“If your parents smoke you are much more likely to smoke and continue to smoke, and so that creates a cycle,” says Hartmann-Boyce. “Someone born in one of the least deprived areas in the UK is going to be much more protected from all the things that are going to make a kid want to try a cigarette, compared to a kid living in one of the most deprived areas.”

What might this look like in real life? A child living in a more deprived area might live with someone who smokes, grow up near to more shops that sell cigarettes, be exposed to more tobacco imagery in the media, and have friends that smoke.

Seeing something regularly can make that thing seem more normal and less risky. Even if children are told that cigarettes are health risks, they’re less likely to avoid them if they see them in media and for sale where they live, or see family and friends, who have been subject to the same pressures, using them.

The tobacco industry

We can’t choose the circumstances we’re born into, but it’s not all a game of chance.

Where industry is involved, public health can get pushed aside for profit. This is unfortunately the case for lots of cancer causes, but especially for tobacco.

The industry has encouraged smoking through various means, including advertising, ease of access, and visibility of products in shops.

That’s why national policy measures that restrict tobacco marketing have been so effective.

Hartmann-Boyce says, “If you think back 20 years, cigarettes were a lot more visible than they are right now and that is thanks to things like smoking and advertising bans, point of sale, display bans etc.”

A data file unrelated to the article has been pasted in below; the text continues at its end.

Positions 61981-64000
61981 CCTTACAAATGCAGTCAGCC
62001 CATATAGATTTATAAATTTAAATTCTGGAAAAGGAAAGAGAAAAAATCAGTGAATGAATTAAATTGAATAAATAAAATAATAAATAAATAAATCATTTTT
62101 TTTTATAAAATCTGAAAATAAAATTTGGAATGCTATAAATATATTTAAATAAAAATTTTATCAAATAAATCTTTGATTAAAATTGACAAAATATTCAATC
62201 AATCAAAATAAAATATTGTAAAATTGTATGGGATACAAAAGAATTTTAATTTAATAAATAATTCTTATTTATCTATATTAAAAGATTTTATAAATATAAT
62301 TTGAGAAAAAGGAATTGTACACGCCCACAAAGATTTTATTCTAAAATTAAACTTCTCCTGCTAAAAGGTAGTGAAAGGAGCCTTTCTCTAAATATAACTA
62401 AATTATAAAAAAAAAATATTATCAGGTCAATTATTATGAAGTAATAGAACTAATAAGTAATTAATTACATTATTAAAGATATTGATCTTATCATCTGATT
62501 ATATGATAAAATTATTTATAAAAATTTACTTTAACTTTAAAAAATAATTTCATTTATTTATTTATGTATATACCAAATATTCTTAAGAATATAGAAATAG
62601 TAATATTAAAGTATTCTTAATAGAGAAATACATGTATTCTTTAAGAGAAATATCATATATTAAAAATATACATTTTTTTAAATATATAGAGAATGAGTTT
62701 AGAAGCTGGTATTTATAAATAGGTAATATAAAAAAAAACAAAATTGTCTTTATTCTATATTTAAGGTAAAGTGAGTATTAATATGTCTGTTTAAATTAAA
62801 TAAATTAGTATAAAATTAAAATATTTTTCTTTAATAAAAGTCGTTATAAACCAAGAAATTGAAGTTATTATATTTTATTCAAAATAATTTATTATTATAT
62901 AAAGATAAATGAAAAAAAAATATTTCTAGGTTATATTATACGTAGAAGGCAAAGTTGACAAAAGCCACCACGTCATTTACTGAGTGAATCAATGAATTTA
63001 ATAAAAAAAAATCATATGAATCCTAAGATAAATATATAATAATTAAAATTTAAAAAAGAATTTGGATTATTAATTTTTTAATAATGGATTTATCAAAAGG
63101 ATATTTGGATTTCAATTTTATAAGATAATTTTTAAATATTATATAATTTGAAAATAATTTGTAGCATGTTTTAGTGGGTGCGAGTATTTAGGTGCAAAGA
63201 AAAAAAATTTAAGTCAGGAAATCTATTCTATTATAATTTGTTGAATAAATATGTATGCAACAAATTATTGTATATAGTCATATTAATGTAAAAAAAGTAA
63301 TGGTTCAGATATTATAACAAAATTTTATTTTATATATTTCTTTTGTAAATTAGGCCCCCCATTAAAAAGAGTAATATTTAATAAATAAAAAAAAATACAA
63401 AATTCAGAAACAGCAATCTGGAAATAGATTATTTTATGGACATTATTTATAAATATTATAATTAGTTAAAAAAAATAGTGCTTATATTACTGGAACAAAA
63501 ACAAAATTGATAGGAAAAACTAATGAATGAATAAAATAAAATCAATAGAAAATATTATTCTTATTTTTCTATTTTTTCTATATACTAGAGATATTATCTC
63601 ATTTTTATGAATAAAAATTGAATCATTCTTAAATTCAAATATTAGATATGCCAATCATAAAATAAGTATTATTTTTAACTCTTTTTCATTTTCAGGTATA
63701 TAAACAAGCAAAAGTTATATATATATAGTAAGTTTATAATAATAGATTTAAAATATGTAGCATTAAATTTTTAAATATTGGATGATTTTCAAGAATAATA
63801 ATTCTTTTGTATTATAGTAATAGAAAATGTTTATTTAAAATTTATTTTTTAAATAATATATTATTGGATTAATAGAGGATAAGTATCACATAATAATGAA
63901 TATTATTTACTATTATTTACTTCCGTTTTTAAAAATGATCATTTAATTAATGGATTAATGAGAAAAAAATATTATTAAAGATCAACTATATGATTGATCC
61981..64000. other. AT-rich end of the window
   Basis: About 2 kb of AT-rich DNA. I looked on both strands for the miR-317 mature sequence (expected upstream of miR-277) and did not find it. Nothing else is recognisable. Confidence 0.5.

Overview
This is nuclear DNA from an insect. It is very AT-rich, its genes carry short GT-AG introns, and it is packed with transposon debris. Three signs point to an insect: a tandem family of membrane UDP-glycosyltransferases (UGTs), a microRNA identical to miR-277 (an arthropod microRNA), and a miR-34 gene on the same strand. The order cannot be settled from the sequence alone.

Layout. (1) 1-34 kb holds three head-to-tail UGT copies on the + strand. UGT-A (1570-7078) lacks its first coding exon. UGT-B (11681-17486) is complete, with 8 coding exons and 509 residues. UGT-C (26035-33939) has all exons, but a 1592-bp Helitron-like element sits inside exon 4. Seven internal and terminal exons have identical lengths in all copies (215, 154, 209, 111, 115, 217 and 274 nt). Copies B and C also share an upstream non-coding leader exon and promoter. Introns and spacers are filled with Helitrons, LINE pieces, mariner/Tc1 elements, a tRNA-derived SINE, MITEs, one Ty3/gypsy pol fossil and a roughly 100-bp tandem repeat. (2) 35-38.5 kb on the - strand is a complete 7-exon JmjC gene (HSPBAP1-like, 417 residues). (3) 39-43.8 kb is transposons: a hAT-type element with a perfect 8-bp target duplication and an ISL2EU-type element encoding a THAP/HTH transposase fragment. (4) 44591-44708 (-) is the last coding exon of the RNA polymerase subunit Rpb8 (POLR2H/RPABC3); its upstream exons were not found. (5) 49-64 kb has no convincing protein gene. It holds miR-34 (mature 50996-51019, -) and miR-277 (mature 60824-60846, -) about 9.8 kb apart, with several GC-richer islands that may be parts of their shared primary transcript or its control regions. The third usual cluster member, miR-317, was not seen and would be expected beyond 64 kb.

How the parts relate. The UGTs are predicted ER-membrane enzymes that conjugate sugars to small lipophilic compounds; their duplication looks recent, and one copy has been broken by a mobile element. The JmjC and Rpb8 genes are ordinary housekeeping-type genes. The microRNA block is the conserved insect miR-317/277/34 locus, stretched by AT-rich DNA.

These measures corresponded with sustained decreases in smoking rates in the UK. But the tobacco industry still has ways of finding new customers, and from a commercial point of view, the younger they start, the better.

The industry benefits from understanding who they’re selling to and what makes someone more likely to smoke. And by playing puppet master with targeted marketing strategies, they’ve cultivated reliable customer bases in society.

“There’s evidence of the tobacco industry really putting a lot of effort into targeting specific groups,” explains Hartmann-Boyce. “For example, the LGBTQ+ community has been really targeted by the tobacco industry.”

Historically, this targeting was very direct, and included promoting smoking in LGBTQ+ media, as well as sponsoring pride events and running adverting campaigns in LGBTQ+ publications.

One extreme example is a targeted campaign in the 90s dubbed ‘Project SCUM’ (allegedly an acronym for ‘sub culture urban marketing’), which aimed to increase sales in gay and homeless groups in San Francisco.

Nowadays, the tobacco industry still profits in a big way from the LGBTQ+ community. According to ONS data from 2018, smoking was far higher in people identifying as gay or lesbian (22.2%), than it was in people identifying as straight (15.5%).

Smoking and mental health

Of course, it’s not just industry that puts some groups at higher risk of tobacco harm. There are many other reasons for higher smoking rates in some marginalised groups, and the Venn diagram of at-risk groups overlaps considerably.

For example, both LGBTQ+ groups and more deprived groups are more likely to experience mental health difficulties than the general population. And people living with mental health conditions are, themselves, at a higher risk of smoking.

These overlaps are no mere coincidence. Inequalities in health, economic inequalities and social marginalisation are all inextricably linked.

We need collaborative action across government and society, including but not limited to health, to address health inequalities. But it’s also important to look at the direct drivers of smoking within specific groups.